“We started this thing in 2009 way below where we’re at today, as far as organizationally, and it took us three years to win 98 games. So, we have a great plan in place, we’ve got great people out in the field, scouting and developing our players, and we’ve got a great major league staff, and a good stable of players that are going to impact the majors in the near future.

“You never put a timetable on it, but I’m a restless person and I don’t like to lose, and we’re not going to put up with losing for too long.”

Having done it before, he explained, after taking over as the GM in 2009, Rizzo and his staff have an idea of what it takes, and lessons to pull from as they try to do it again.

The biggest takeaway from ‘09 that he can apply today?

“Stay true to the plan,” Rizzo said.

“It’s a tried and true plan. It’s scouting, player development, analytics, combined, and you have to follow the plan, and you have to be patient. And patience doesn’t mean losing, believe me, patience means we know what we’re doing, we’ve got a plan in place to not only win in the near future, but to sustain excellence throughout a decade and that’s what I learned in ‘09 and that’s what we’re going to employ here in ‘21.”

While it looked in June like the club might actually turn things around, a 7-17 July in the lead-up to the trade deadline led to the decision to take the path Rizzo and Co. in the front office did this week.

“You’re always evaluating the team,” Rizzo said. “You’re always evaluating where you’re at, and injuries happen in this game, and different aspects kind of have hurdles along the way, and I don’t know if there’s a game or a moment or an instance that says to you, ‘Okay, time to sell.’

“I think it’s — you evaluate this thing every day, I’m there with the team every day and you have to take stock, and take a step back and look realistically.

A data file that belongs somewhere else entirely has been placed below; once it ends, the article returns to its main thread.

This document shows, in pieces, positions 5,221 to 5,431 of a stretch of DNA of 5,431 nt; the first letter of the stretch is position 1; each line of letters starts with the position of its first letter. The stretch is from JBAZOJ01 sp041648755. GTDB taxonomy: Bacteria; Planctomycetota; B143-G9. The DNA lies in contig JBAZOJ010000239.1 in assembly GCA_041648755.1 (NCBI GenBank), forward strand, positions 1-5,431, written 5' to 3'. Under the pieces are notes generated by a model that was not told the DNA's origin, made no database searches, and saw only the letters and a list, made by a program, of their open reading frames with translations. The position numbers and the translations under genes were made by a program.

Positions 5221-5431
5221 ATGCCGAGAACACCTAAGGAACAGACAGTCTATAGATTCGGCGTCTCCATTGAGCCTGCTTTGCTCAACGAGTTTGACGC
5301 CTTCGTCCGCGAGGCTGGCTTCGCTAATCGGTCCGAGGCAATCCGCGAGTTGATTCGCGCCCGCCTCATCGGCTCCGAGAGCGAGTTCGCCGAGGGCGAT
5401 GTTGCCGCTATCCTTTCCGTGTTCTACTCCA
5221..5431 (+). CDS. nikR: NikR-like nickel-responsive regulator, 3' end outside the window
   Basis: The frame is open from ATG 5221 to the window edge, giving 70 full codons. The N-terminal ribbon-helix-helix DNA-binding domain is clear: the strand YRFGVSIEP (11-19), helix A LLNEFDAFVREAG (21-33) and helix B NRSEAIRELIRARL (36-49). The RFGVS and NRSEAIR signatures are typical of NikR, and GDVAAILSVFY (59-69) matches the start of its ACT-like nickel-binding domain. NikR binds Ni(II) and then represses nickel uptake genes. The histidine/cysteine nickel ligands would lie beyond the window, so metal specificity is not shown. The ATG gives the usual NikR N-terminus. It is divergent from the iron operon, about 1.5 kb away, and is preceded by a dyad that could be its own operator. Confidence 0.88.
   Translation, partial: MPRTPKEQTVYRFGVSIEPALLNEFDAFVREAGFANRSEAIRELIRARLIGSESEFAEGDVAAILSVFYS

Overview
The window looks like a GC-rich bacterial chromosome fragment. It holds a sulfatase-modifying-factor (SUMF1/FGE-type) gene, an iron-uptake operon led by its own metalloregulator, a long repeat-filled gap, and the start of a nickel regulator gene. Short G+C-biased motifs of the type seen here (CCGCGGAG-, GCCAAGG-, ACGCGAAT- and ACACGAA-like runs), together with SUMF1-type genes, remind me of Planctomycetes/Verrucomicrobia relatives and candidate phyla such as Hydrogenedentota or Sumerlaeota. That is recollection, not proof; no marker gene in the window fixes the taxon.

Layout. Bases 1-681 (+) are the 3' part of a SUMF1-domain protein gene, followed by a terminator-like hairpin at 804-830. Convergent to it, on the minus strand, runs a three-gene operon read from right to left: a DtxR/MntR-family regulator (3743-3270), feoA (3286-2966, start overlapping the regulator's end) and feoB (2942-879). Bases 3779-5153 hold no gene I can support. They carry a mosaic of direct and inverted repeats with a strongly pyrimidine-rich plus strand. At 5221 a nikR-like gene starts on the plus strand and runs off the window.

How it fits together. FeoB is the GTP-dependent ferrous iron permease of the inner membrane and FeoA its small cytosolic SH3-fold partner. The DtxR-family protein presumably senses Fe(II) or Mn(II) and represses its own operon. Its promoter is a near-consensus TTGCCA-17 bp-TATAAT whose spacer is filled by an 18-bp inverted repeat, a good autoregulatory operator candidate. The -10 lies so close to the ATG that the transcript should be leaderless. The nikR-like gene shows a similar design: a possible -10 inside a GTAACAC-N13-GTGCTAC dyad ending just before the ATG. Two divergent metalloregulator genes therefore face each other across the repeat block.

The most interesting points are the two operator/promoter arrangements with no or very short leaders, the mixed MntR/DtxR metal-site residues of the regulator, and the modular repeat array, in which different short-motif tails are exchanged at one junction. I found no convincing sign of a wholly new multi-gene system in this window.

“What can I do to win this division, to get in the playoffs, and give me a chance to win the World Series? And when I took a step back, and made that look, I didn’t see a path to be a World Series-caliber team this year.

“So I felt it was time to take a step sideways, to allow us to take a step forward and get back to where we’re supposed to be, which is a championship-caliber organization.”

Having traded off their expiring contracts, will the Nationals now be aggressive on the free agent market this winter as they fill the holes created by the moves they just made?

“We’ll see where we’re at as far as where our prospects in the minor leagues are,” Rizzo said.

“It’s always a balance of everyone coming to the big leagues and impacting the big leagues at the right time, so you don’t want to — you saw what we did the last time we rebuilt this thing into a championship organization. Right before the impact at the big leagues, when our young players came to fruition, and we became a really good team, we went out and made some impactful free agent signings, and I think that’s the best way to kind of combine the two, is grow your own, develop your own guys, and when they become ready for impacting the big leagues, then you go out and get your guys to finish it off.”